Sometimes, like this weekend, I question my sanity. I’m pretty sure running has turned me into a crazy person.

All the endorphins have gone to my head, blocking any sense of rationality, making me think I enjoy things that sound absurd and a weird form of torture to most. Like signing up for the Boston 2 Big Sur Challenge…yep, 2 marathons within 2 weeks of each other. Next April is going to be a blast.

Also like willingly paying $18 to run not one, not two, but three counter-clockwise loops of Central Park at 7 a.m. this morning.

It's 6 a.m. I'm ready to go.

18 miles of fun

Most days, you can’t even get me to do one full outer loop. I like variety, the soft bridle path, new scenery…and despise Harlem Hill. I can run 18 miles (for free) any day I want to, at whatever time I want to, on whatever course I want to. So why, despite an awful, awful experience at last year’s NYRR Marathon Tune-Up Training Run, did I still eagerly sign up again?

Sometimes I have a weird way of rationalizing how doing difficult, inconvenient things are actually a good thing for me. Like how I used to trek from the UWS to USQ (yep, 2 subways) just go to to Trader Joe’s. I like that about myself. Keeps me challenged. I could have slept in this weekend and ran an easy long run alone, but decided this race run would be a nice challenge for just one long run.

  • I had to get in 20 miles this weekend, regardless. Signing up reduced the chances I’d skip out or cut it short.
  • 3 loops is boring, yes, but great to build mental toughness for the marathon
  • My friend Alex was running it too. We both ran 3:04 in NYC last year and are both gunning to break 3:00 this year. I wouldn’t have to run it alone!
  • Central Park is hilly. Hills are good to build strength for training.
  • Water stations, Gus, and crowd support. Hooray!

See? Not so bad. Okay, maybe a little crazy. I ran 2 miles over to and around the park before the 18 started to ensure I hit 20 for the day. My first 20 of this training cycle.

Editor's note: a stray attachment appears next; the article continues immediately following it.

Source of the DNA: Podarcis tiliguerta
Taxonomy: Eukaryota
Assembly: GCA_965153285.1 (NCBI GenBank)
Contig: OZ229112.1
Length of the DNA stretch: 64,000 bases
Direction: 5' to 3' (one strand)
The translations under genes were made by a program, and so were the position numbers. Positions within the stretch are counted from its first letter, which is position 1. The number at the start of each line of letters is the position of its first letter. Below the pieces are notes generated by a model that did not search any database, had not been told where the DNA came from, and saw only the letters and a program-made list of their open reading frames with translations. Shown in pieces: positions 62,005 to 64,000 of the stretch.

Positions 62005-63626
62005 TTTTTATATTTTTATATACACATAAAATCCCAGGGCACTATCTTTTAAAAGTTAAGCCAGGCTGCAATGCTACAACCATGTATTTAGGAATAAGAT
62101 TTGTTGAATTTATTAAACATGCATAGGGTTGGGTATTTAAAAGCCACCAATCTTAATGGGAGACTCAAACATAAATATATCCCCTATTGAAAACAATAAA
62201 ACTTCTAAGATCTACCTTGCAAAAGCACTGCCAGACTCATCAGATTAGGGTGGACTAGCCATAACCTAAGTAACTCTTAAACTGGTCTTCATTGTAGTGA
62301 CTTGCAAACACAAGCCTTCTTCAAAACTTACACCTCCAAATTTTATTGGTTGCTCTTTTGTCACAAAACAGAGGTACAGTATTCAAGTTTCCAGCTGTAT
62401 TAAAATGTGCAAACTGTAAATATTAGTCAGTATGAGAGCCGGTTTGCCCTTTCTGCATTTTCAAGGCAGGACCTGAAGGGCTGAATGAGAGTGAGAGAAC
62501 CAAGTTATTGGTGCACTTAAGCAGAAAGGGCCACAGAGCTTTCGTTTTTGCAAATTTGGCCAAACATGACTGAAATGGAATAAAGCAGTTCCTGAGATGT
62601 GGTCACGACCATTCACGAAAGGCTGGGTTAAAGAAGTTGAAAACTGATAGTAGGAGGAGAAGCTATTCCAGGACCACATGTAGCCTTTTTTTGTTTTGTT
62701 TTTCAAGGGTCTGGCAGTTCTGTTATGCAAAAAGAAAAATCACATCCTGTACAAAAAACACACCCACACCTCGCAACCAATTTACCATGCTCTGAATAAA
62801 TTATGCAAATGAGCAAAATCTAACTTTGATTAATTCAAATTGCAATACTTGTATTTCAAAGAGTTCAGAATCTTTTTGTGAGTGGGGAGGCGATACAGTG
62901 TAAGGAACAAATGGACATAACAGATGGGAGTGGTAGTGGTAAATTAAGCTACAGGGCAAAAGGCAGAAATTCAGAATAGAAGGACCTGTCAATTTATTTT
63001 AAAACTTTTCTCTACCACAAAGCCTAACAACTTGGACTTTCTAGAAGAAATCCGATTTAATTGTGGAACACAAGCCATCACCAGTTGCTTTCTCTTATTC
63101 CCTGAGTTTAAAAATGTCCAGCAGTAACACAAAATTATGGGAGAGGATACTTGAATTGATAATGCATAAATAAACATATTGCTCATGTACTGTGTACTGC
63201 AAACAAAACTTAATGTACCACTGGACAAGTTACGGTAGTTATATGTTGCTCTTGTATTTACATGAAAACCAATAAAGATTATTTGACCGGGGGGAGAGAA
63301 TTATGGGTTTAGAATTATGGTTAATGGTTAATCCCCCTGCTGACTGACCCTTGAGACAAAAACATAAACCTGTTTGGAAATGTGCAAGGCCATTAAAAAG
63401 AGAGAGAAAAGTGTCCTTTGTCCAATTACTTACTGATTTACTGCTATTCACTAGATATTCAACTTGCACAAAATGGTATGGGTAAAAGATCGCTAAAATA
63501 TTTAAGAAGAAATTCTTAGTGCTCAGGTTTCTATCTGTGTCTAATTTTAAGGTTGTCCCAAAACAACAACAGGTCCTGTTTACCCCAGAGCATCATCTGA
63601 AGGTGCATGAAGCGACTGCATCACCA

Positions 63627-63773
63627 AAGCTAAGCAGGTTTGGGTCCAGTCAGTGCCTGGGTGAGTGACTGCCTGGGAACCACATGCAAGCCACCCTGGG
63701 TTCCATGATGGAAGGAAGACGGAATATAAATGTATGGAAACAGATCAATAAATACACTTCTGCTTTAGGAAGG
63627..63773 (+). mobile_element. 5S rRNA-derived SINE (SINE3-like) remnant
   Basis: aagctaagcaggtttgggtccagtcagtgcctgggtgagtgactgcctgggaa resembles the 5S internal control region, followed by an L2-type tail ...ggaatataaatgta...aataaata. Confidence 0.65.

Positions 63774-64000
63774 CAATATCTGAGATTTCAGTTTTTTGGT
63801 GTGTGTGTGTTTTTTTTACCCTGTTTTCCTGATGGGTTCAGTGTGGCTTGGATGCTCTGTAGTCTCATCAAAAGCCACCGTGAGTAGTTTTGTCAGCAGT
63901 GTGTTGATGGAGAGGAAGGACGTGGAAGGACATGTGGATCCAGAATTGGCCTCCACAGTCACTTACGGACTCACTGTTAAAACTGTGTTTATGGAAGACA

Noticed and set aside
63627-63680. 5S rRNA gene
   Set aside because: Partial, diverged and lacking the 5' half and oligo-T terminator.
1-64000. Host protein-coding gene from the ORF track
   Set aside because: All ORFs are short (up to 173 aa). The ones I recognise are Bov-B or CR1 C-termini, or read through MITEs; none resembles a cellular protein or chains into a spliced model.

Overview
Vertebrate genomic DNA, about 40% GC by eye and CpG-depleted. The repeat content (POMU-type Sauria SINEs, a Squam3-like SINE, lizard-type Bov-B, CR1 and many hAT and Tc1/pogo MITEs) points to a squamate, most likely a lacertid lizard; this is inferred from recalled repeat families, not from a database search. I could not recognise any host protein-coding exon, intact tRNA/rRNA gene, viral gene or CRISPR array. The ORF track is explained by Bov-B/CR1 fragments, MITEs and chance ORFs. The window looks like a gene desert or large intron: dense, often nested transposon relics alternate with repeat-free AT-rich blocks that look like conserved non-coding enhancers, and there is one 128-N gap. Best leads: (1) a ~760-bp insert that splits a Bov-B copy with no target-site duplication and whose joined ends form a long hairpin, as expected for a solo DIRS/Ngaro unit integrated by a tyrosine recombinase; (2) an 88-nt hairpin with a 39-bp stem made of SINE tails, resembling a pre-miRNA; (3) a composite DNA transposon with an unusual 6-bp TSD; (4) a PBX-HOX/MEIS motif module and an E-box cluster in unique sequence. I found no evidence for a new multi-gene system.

It was a bit humid, especially earlier on, though it could have been worse. I was still a sweaty mess at the end! The first mile started out pretty slow with the crowds, but once we got into a groove it was great! The first two loops felt pretty effortless as we chatted the miles away. The third loop was a bit of a struggle mostly due to the fact we were lapping people and had to either weave through the thick crowds or keep to the outer edge of the road. Apparently not so great for tangents, as the total distance was 18.21. I am especially happy we were able to drop the pace on the last few miles, going sub-7.

Weird form of torture? Maybe. But I would not have hit those splits alone so I’m glad I did it. Doing hard, unpleasant things are often the best things. My confidence is boosted a bit from this solid effort, though I’m still very unsure how I’ll feel trying to hit sub-3:00 pace (6:50/mile) on race day. Bring it on!


This weekend was also full of good eats and good friends! Despite the rain, I trekked over to the UES to MXCO to meet Susan, Shannon and Christine for dinner. I have a hard time saying ‘no’ to margaritas.

Susan, Shannon, and Gatsby

Christine, Me and Gatsby

And, we ate cactus. Just had to try it since it was on the menu! It was surprisingly tasty, though the delicious sauce on the top helped.


On Saturday, I watched the 5th Avenue Mile, a premiere event in road racing. I ran to NYRR to pick up my bib for the tune-up and met Terence and Erin to watch the elite and pro races. My friend and old Villanova teammate, Nicole, won the NYRR Local Elite Championship race in 4:38. Woohoo!

Thanks for the pic, NYRR

Later that evening, I got to see Susan and Shannon again, joined by Kelly and Shannon’s sister at the Meatball Shop! I had been dying to try the spot and eagerly suggested we check it out. Luckily, these ladies <3 balls just as much as I.

I couldn’t decide on just one type of meatball, so I opted for the sliders to sample a few varieties. I chose the classic beef with tomato sauce, veggie with mushroom sauce, and the special ball of the day: buffalo chicken with blue cheese sauce. The side of special carrots with walnut, mint and prunes. It was hard to pick a favorite!

However, it was not hard to pick dessert. Mint ice cream sandwiched in between gingersnap and brownie cookies.

Well worth the hour wait, and certainly served as fuel for this morning’s run. Can’t wait for more balls! (That’s what she said?)

What was the best part of your weekend? Favorite type of meatball? Ever do inconvenient or difficult things because you rationalize that they’re good ideas? Once I decided it was a great idea to purchase a large floor rug at Ikea and lug it on the ferry and subway all by myself, because I really wanted it and didn’t want to wait another few weeks until going to Ikea with a car. Thankfully today’s 18 miler turned out to be a much better idea, though perhaps equally as tiring.